Why this Tannin Keeps Your Arteries Flexible and Blood
Pressure Low, and the Best Sources of It
© 2015 Health Realizations, Inc. Update
Proanthocyanidins, a polyphenols extracted from grape seeds, has scientists and nutrition buffs excited. Why? They are antioxidant powerhouse that also appears to provide major heart-healthy benefits.
Certain types of red wine (low alcohol, highly astringent varieties) are rich in proanthocyanidin, but it's also found in a host of other foods.
All polyphenols, in fact, are great for your health. They work by scavenging harmful free radicals in your body, and evidence is emerging that these compounds prevent the spread of a number of degenerative conditions, including cancer and cardiovascular and neurodegenerative diseases.
But there's something special about proanthocyanidins that even trumps the much talked-about resveratrol (the grape skin compound that's been found to extend the lifespan of yeast cells by up to 80 percent).
What Makes Proanthocyanidins so Health-Promoting and Unique?
Proanthocyanidins are, in essence, condensed tannins (the compound in wine that gives it a bitter flavor). They've been found to:
Boost good cholesterol
Help prevent blood clots
Promote healthy endothelium (the tissues that lines blood vessels and your heart)
Studies have also found that proanthocyanidins limit production of a compound that's responsible for hardening your arteries.
However, what makes proanthocyanidins so unique is their high bioavailability, meaning that your body can easily utilize it (unlike resveratrol). In red wine, which is one source of proanthocyanidins, the compounds make up as much as 50 percent of the bioactive compounds.
"Resveratrol is available at one one-hundredth or one one-thousandth of the levels of procyanidin," says plant biochemist Alan Crozier of the University of Glasgow.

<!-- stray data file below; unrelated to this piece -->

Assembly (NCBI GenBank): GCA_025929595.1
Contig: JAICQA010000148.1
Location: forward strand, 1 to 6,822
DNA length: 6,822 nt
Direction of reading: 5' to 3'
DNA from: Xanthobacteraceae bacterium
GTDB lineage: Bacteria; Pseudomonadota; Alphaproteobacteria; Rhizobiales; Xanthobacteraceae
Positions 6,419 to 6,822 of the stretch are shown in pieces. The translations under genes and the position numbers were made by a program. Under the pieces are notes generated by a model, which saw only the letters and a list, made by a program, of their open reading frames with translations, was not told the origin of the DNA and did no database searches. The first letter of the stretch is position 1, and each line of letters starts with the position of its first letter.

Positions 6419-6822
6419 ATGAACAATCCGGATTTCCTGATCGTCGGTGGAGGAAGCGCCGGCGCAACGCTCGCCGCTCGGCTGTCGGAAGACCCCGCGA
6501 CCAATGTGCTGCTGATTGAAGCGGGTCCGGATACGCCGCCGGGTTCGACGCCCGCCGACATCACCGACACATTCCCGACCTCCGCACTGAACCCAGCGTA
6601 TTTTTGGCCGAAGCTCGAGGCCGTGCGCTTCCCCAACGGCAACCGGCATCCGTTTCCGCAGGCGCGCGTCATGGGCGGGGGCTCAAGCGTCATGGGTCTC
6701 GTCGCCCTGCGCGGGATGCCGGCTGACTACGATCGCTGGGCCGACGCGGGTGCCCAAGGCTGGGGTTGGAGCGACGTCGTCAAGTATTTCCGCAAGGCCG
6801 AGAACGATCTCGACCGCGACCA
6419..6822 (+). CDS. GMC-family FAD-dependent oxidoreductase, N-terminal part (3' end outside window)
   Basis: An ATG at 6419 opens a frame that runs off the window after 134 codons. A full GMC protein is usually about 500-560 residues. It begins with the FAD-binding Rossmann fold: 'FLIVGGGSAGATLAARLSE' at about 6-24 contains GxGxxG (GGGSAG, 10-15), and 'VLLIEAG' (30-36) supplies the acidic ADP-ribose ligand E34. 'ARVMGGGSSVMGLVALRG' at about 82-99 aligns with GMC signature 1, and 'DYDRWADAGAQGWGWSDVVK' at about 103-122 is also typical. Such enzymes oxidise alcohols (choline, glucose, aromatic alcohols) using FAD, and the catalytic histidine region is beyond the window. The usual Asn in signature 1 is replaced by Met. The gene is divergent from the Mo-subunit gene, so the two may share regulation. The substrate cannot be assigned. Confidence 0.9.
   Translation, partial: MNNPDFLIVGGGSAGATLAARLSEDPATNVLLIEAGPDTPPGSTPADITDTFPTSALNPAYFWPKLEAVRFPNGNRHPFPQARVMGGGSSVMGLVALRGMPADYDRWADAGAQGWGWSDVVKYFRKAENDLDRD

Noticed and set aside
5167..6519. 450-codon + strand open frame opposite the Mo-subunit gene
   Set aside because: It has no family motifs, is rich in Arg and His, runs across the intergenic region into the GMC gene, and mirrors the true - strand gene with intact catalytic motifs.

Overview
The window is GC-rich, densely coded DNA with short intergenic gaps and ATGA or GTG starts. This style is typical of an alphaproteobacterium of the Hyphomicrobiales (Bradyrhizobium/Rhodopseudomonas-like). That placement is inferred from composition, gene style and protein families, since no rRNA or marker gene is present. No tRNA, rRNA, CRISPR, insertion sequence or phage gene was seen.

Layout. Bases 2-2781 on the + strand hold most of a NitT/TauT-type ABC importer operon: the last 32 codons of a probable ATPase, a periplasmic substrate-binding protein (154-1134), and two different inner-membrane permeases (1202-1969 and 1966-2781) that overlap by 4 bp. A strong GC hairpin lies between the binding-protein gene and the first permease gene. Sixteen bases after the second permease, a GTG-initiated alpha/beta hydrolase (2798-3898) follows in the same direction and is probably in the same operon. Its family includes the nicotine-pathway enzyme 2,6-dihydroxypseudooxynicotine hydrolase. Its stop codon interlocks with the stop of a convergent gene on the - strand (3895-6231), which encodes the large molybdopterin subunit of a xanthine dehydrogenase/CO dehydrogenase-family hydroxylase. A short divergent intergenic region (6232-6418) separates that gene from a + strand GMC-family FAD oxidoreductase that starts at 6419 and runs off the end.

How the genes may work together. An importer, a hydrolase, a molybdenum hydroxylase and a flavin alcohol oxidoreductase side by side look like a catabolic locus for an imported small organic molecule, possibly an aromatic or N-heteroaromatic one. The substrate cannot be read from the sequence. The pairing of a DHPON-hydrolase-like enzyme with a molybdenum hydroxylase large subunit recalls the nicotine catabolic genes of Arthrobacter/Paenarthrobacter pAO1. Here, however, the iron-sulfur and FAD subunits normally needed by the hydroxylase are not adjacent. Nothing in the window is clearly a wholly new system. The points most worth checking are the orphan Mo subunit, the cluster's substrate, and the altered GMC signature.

Procyanidin is a triple whammy for heart health, boosting good cholesterol, protecting your arteries from hardening, and keeping tissues and blood vessels healthy.
Crozier and his colleague, Dr. Roger Corder, found another interesting association when comparing two French regions that had an above-average number of long-lived men and wine production. It turns out that the areas with the most men who lived to be older than 75 years also produced local wine that contained four times the proanthocyanidins as other wines.
Dr. Roger Corder, professor of experimental therapeutics at London's William Harvey Research Institute, is so enthusiastic about proanthocyanidins' benefits that he says a "half a bottle of wine a day might keep the doctor away."
Wine is NOT the Only Source of Proanthocyanidin
If you want to get more of this heart-healthy compound into your diet, you do not have to take up drinking large quantities of wine (or any for that matter).
In fact, according to a study published in the Journal of Nutrition, both chocolate (high-cocoa-content dark varieties) and apples (particularly Red Delicious and Granny Smith) have a greater proanthocyanidin content than even red wine.
So, if you're looking to fortify your diet and your heart with the beneficial proanthocyanidins, start incorporating some of the following foods, beverages and supplements into your daily diet today:
Fruits and vegetables (amounts vary depending on type, and researchers are still working out the specifics of polyphenol content in fruits and veggies)
In the meantime, if you're opting to drink a glass of red wine, remember that the more bitter and astringent, the better, at least as far as your heart health is concerned. According to Corder, traditionally made "old-world" wine (with lower alcohol content and lower ripeness) is best.
Napa Valley Register
Journal of Nutrition;130:2086S-2092S